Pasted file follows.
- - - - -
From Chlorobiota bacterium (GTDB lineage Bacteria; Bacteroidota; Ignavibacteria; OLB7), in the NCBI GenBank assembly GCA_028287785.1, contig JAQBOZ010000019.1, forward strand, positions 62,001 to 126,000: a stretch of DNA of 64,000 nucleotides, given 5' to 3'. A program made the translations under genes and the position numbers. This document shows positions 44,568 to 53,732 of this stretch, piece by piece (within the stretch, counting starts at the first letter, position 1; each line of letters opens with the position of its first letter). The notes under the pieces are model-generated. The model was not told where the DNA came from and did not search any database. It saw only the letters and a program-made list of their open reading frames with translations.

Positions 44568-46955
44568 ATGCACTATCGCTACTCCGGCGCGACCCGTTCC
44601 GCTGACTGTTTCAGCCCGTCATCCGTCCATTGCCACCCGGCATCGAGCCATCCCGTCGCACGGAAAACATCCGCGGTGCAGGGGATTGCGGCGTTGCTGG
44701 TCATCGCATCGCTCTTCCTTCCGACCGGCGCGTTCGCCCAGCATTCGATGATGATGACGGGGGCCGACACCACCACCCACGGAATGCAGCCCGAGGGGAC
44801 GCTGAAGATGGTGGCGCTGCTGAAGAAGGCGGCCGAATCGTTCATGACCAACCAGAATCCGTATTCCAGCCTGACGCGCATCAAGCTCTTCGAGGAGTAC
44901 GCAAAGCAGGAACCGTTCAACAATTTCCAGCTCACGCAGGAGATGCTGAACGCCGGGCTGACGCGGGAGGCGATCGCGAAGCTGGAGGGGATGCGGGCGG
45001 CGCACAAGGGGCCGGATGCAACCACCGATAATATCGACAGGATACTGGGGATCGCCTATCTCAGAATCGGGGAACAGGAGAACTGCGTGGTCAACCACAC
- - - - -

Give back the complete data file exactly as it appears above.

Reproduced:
From Chlorobiota bacterium (GTDB lineage Bacteria; Bacteroidota; Ignavibacteria; OLB7), in the NCBI GenBank assembly GCA_028287785.1, contig JAQBOZ010000019.1, forward strand, positions 62,001 to 126,000: a stretch of DNA of 64,000 nucleotides, given 5' to 3'. A program made the translations under genes and the position numbers. This document shows positions 44,568 to 53,732 of this stretch, piece by piece (within the stretch, counting starts at the first letter, position 1; each line of letters opens with the position of its first letter). The notes under the pieces are model-generated. The model was not told where the DNA came from and did not search any database. It saw only the letters and a program-made list of their open reading frames with translations.

Positions 44568-46955
44568 ATGCACTATCGCTACTCCGGCGCGACCCGTTCC
44601 GCTGACTGTTTCAGCCCGTCATCCGTCCATTGCCACCCGGCATCGAGCCATCCCGTCGCACGGAAAACATCCGCGGTGCAGGGGATTGCGGCGTTGCTGG
44701 TCATCGCATCGCTCTTCCTTCCGACCGGCGCGTTCGCCCAGCATTCGATGATGATGACGGGGGCCGACACCACCACCCACGGAATGCAGCCCGAGGGGAC
44801 GCTGAAGATGGTGGCGCTGCTGAAGAAGGCGGCCGAATCGTTCATGACCAACCAGAATCCGTATTCCAGCCTGACGCGCATCAAGCTCTTCGAGGAGTAC
44901 GCAAAGCAGGAACCGTTCAACAATTTCCAGCTCACGCAGGAGATGCTGAACGCCGGGCTGACGCGGGAGGCGATCGCGAAGCTGGAGGGGATGCGGGCGG
45001 CGCACAAGGGGCCGGATGCAACCACCGATAATATCGACAGGATACTGGGGATCGCCTATCTCAGAATCGGGGAACAGGAGAACTGCGTGGTCAACCACAC